Genetic engineering lags behind conventional breeding in efforts to create drought-resistant maize.

by Natasha Gilbert

Credit: Billy Hathorn

Old-fashioned breeding techniques seem to be leading genetic modification in a race to develop crops that can withstand drought and poor soils.

As the climate warms and rainfall becomes more erratic, farmers worldwide will increasingly need crops that can thrive in drought conditions. And the high costs of fertilizers — along with the environmental damage they can cause — are also pushing farmers to look for crop varieties that can do more with less.

The need for tougher crops is especially acute in Africa, where drought can reduce maize (corn) yields by up to 25%. The Drought Tolerant Maize for Africa project, which launched in 2006 with US$33 million, has developed 153 new varieties to improve yields in 13 countries. In field trials, these varieties match or exceed the yields from commercial seeds under good rainfall conditions, and yield up to 30% more under drought conditions.

An analysis published earlier this year reported that by the project’s end in 2016, the extra yields from drought-tolerant maize could help to reduce the number of people living in poverty in the 13 countries by up to 9% (R. La Rovere et al. J. Dev. Areas 48(1), 199–225; 2014). In Zimbabwe alone, that effect would reach more than half a million people.

The project’s success is due in large part to its access to a large seed bank managed by one of its partners, the International Maize and Wheat Improvement Center (CIMMYT) in Mexico City. Breeders from CIMMYT and the International Institute for Tropical Agriculture in Ibadan, Nigeria, searched the collection for maize varieties that thrive in water-scarce regions. The researchers cross-bred these var­ieties and then mated the most drought-tolerant of their offspring. Several cycles of this process led to seed that was better adapted to water-scarce conditions. In a final step, project scientists cross-bred these plants with varieties that have been successful in Africa.

“It is a painstaking and expensive process,” says Kevin Pixley, director of CIMMYT’s genetic resources programme.

The CIMMYT researchers established that certain characteristics predict how a maize plant will fare in drought. One of the most telling is the number of days between when the plant’s male organs shed pollen and when the female silks emerge. When water is scarce, the silks emerge late. If the delay is long enough, they emerge after the plants have released their pollen and are not fertilized.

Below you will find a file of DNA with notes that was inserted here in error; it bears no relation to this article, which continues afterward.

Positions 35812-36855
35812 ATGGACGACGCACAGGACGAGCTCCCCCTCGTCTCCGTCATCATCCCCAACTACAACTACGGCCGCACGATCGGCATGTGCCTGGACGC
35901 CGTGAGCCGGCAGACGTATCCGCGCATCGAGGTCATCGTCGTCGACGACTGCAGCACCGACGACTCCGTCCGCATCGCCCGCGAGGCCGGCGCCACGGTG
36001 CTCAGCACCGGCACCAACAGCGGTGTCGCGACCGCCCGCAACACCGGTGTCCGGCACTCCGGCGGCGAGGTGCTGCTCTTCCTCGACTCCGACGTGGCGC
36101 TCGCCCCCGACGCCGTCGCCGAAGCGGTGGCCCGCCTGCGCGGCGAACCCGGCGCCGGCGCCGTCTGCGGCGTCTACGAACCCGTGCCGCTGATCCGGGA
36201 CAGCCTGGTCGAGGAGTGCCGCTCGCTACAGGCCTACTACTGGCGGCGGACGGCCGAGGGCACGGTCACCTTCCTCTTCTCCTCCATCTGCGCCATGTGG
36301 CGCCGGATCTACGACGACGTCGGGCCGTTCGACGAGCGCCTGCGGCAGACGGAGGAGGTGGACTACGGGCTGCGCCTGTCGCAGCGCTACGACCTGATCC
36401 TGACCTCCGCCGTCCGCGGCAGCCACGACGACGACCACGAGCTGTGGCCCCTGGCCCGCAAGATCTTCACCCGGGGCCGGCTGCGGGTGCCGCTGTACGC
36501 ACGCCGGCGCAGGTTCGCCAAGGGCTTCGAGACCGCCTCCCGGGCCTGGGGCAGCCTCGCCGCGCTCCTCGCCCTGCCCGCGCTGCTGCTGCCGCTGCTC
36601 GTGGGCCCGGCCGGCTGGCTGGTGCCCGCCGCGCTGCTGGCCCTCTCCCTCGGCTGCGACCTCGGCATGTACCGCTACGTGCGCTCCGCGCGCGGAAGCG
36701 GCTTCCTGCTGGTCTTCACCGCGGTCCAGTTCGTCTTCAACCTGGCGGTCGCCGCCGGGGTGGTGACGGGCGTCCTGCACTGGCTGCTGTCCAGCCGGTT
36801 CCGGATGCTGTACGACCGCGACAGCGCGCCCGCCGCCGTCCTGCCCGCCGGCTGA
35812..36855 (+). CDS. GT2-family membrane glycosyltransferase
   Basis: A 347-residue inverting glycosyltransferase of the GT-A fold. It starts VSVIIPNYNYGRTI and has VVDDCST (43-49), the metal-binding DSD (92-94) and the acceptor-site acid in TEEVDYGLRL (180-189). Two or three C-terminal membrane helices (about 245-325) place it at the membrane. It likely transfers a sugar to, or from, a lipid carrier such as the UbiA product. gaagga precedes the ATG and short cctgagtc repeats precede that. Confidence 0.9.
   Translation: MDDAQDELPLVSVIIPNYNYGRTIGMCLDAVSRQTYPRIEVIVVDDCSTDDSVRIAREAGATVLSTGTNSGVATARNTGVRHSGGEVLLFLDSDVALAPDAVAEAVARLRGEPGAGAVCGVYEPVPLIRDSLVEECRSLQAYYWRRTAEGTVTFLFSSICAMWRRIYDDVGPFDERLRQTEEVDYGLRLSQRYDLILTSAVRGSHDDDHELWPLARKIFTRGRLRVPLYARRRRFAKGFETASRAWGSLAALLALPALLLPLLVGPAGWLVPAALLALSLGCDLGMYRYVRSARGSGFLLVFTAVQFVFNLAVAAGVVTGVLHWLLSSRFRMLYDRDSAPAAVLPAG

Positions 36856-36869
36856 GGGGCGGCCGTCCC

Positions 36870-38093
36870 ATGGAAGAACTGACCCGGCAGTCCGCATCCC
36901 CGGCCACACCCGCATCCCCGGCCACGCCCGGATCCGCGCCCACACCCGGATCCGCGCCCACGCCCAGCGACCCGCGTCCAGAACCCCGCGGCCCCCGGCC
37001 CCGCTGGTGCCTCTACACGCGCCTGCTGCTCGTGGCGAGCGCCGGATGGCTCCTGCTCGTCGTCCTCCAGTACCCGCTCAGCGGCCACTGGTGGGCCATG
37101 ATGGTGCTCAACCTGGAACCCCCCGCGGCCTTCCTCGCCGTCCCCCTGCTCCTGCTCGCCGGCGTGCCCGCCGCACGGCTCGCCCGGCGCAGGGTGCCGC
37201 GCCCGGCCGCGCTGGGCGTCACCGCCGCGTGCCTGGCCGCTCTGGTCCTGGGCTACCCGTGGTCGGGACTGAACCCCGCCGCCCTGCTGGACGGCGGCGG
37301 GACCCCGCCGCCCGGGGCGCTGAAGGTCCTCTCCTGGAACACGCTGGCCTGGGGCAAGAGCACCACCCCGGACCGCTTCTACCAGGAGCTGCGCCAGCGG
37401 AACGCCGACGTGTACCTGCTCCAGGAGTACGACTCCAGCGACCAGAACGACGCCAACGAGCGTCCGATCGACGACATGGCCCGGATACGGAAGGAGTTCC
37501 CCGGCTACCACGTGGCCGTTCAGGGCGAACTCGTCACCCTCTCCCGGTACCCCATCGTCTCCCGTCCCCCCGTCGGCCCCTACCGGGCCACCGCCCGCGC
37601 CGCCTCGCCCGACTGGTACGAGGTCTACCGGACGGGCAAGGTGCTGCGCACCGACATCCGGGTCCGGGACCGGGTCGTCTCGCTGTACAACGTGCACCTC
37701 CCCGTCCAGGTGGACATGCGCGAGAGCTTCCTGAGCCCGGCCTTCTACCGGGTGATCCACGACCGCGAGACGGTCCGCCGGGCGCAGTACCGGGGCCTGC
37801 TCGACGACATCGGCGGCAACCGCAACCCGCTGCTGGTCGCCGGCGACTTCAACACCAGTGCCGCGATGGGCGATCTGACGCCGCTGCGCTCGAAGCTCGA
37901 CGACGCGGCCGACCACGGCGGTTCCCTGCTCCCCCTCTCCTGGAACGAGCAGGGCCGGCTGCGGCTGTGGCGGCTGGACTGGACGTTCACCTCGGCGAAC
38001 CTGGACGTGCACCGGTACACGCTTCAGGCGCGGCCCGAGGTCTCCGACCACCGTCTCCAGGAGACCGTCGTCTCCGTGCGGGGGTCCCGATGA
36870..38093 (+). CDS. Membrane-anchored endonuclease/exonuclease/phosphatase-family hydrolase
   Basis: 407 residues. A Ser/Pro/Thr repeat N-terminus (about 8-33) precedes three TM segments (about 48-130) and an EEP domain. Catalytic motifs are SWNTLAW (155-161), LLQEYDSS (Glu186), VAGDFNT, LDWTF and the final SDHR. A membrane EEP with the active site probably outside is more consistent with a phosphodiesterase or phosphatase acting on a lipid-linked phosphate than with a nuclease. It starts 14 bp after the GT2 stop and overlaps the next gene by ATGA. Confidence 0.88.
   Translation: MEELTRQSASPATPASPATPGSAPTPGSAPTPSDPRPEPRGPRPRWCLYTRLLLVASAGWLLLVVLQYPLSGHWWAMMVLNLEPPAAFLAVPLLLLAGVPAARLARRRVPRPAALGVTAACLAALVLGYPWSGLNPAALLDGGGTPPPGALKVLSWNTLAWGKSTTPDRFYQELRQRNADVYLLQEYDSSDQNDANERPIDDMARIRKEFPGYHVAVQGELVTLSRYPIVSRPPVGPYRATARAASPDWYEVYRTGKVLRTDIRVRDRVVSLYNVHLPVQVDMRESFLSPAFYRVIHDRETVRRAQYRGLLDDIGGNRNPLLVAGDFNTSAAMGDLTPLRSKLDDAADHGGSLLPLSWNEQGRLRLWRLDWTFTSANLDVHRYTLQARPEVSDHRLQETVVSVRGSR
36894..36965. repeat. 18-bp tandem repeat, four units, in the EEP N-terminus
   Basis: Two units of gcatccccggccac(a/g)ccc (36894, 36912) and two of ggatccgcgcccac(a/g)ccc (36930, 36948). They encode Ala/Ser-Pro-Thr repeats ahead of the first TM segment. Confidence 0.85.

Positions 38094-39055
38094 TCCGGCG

“Finding out this relationship was very important to be able to select for drought tolerance,” says Pixley. By favouring plants with shorter intervals between pollen release and silk emergence, breeders were able to produce maize that was more resistant to drought.

Drought tolerance is a complex trait that involves multiple genes. Transgenic techniques, which target one gene at a time, have not been as quick to manipulate it. But CIMMYT and six other research organizations are also developing genetically modified (GM) varieties of drought-resistant maize, in collaboration with agricultural biotechnology giant Monsanto in St Louis, Missouri. Coordinated by the African Agricultural Technology Foundation in Nairobi, the Water Efficient Maize for Africa project aims to have a transgenic variety ready for African farmers by 2016 at the earliest.

Like drought resistance, maize’s ability to grow in nitrogen-poor soils is genetically complex, and the need for varieties that do well with little fertilizer is pressing. Most African farmers can afford only one-tenth the amount of fertilizer recommended for their crops. This is one of the biggest problems they face, says Biswanath Das, a maize breeder at CIMMYT.

Researchers at CIMMYT are working to address that problem through the Improved Maize for African Soils (IMAS) project, a collaboration with the Kenya Agricultural Research Institute in Nairobi; the South African Agricultural Research Council in Pretoria; and DuPont Pioneer in Johnston, Iowa. The 10-year, US$19.5-million project is pursuing conventional and transgenic approaches.

Since its launch in 2010, IMAS has developed 21 conventionally bred varieties. Over the next year the project’s leaders hope to commercialize these varieties and introduce them in eight countries. In field tests, IMAS varieties yielded up to 1 tonne per hectare more in nitrogen-poor soils than did commercially available varieties. By contrast, the project’s researchers say that they are at least 10 years from developing a comparable GM variety.

Conventional breeding will probably have a greater impact, says Das, “but it is important to consider all options”.

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